Sunday, November 1, 2015

The Great Horned Owl

We are steadily approaching the autumn season.  The weather is changing, the foliage is turning into beautiful orange and red colors, and we see as well as hear more presence of our nocturnal friends, the owls. 

Missouri is home to various species of owls.  One of the most interesting of all the owls, in my opinion, is the Great Horned Owl.  All you have to do is look at one to see why they have earned the name, “Great Horned Owl.”

Junior, one of the resident Great Horned Owls here at the World Bird Sanctuary (photo: Gay Schroer)

The Great Horned Owl is one of the larger sized species of Owls, with documented weights ranging from 1.5 pounds up to 4.5 pounds.  As with most species of raptors, the females usually weigh more than the males.  Great Horned Owls have a long life span.  They can live well into their late 20’s in the wild, while there have been documented captive Owls that have lived up to 50 years of age.   Junior is 29!

After they leave the nest, these birds do not have any natural predators due to their size and strength.  They are capable of lifting more than their own body weight.  Because of this, their appetite goes well with their name, “Great!”  These guys do not eat nuts and vegetables.  They are strictly meat eaters.  They will eat pretty much anything that moves.  Great Horned Owls have the most diverse diet of any other species of owl.  This means they are capable of surviving in almost any type of habitat.  So whether you live in an urban area or a rural community, it is possible to have a Great Horned Owl sighting.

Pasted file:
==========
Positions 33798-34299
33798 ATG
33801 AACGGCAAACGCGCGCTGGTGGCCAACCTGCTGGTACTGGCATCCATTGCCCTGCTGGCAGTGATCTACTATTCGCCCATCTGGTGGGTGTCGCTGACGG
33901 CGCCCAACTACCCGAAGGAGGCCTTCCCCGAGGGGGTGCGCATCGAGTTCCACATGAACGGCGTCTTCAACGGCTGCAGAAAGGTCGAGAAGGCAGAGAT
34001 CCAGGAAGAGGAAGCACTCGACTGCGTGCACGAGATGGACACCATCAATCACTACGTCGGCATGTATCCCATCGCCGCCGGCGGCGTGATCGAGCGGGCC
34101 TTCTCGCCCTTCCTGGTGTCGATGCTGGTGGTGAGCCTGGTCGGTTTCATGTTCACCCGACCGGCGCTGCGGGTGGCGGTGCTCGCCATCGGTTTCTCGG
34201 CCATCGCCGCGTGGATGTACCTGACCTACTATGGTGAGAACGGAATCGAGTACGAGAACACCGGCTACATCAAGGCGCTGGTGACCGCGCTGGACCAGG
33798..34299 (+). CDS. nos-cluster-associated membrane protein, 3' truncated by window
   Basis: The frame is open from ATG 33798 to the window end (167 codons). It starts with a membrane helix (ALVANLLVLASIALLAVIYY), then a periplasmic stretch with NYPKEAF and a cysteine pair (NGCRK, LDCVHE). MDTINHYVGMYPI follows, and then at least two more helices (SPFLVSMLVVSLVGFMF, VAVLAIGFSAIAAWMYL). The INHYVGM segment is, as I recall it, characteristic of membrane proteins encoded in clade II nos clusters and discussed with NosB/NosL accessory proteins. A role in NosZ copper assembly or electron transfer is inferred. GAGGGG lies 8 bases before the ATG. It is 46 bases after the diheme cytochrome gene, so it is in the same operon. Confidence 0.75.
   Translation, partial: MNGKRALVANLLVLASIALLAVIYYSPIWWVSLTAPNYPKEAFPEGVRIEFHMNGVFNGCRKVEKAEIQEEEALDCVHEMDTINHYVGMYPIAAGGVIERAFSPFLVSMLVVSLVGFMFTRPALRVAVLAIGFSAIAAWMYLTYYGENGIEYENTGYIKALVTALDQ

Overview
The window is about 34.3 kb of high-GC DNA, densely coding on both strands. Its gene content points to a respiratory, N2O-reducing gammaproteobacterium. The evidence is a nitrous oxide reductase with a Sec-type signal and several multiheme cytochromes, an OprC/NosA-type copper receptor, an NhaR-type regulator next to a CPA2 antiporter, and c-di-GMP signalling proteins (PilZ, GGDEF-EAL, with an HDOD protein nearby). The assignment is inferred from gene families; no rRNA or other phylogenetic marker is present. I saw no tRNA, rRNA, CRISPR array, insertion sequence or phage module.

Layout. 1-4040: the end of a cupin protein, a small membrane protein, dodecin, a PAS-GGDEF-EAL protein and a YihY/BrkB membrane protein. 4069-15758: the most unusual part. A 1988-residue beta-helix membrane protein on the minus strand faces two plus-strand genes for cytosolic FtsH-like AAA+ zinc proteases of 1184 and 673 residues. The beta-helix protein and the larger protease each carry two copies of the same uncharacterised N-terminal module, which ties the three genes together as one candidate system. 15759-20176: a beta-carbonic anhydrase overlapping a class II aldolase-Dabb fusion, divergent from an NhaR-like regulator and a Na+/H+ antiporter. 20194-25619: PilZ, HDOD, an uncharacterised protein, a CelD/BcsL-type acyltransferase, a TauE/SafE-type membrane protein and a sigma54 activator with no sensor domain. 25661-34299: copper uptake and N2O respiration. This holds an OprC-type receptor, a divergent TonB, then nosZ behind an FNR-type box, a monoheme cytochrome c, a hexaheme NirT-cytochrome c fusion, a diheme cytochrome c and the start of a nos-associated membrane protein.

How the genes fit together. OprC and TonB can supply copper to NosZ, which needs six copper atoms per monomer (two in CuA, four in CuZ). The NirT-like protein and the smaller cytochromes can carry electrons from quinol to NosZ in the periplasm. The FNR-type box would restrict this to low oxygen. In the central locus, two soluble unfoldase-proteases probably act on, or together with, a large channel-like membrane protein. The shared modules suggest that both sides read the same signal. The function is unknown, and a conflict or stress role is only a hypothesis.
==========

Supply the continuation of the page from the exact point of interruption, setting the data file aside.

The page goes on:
At a WBS Owl Prowl you may meet Junior or one of our other resident Great Horned Owls (photo: Gay Schroer)

If you would like to learn more about our nighttime friends, the owls, look into scheduling an Owl Prowl with us.  Owl Prowls are available on select weekends starting in November and run until the middle of March.  You can learn more about our Owl Prowls by going to the World Bird Sanctary website and clicking on the Events tab or giving me a call at 636-225-4390, extension 101.  You never know who or what you might find while attending an Owl Prowl.  We hope to see you there!

Submitted by Erica O'Donnell, World Bird Sanctuary Education Programs Coordinator

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